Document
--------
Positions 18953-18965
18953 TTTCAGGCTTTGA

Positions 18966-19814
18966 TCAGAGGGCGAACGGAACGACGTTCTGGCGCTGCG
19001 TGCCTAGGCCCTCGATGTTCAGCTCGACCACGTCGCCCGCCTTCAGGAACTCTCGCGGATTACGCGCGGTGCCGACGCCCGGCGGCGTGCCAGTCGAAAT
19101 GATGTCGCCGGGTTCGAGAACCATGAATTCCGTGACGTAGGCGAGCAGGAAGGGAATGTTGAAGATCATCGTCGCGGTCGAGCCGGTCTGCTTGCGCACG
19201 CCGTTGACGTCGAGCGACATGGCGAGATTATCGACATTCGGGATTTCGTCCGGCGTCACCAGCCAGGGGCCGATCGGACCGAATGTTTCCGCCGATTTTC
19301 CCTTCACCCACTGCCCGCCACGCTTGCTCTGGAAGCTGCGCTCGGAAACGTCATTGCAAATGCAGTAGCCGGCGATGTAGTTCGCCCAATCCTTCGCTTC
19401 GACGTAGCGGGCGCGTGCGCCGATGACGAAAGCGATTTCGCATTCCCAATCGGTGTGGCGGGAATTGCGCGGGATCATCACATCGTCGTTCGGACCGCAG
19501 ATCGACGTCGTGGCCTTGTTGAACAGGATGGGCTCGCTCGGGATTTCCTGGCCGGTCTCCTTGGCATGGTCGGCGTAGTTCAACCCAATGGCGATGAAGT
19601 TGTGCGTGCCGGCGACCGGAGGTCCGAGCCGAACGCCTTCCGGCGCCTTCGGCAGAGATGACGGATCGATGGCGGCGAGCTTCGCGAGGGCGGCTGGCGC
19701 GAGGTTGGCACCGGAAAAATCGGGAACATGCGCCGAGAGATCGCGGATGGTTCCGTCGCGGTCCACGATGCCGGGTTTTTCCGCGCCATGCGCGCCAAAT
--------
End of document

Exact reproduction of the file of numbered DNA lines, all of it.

Positions 18953-18965
18953 TTTCAGGCTTTGA

Positions 18966-19814
18966 TCAGAGGGCGAACGGAACGACGTTCTGGCGCTGCG
19001 TGCCTAGGCCCTCGATGTTCAGCTCGACCACGTCGCCCGCCTTCAGGAACTCTCGCGGATTACGCGCGGTGCCGACGCCCGGCGGCGTGCCAGTCGAAAT
19101 GATGTCGCCGGGTTCGAGAACCATGAATTCCGTGACGTAGGCGAGCAGGAAGGGAATGTTGAAGATCATCGTCGCGGTCGAGCCGGTCTGCTTGCGCACG
19201 CCGTTGACGTCGAGCGACATGGCGAGATTATCGACATTCGGGATTTCGTCCGGCGTCACCAGCCAGGGGCCGATCGGACCGAATGTTTCCGCCGATTTTC
19301 CCTTCACCCACTGCCCGCCACGCTTGCTCTGGAAGCTGCGCTCGGAAACGTCATTGCAAATGCAGTAGCCGGCGATGTAGTTCGCCCAATCCTTCGCTTC
19401 GACGTAGCGGGCGCGTGCGCCGATGACGAAAGCGATTTCGCATTCCCAATCGGTGTGGCGGGAATTGCGCGGGATCATCACATCGTCGTTCGGACCGCAG
19501 ATCGACGTCGTGGCCTTGTTGAACAGGATGGGCTCGCTCGGGATTTCCTGGCCGGTCTCCTTGGCATGGTCGGCGTAGTTCAACCCAATGGCGATGAAGT
19601 TGTGCGTGCCGGCGACCGGAGGTCCGAGCCGAACGCCTTCCGGCGCCTTCGGCAGAGATGACGGATCGATGGCGGCGAGCTTCGCGAGGGCGGCTGGCGC
19701 GAGGTTGGCACCGGAAAAATCGGGAACATGCGCCGAGAGATCGCGGATGGTTCCGTCGCGGTCCACGATGCCGGGTTTTTCCGCGCCATGCGCGCCAAAT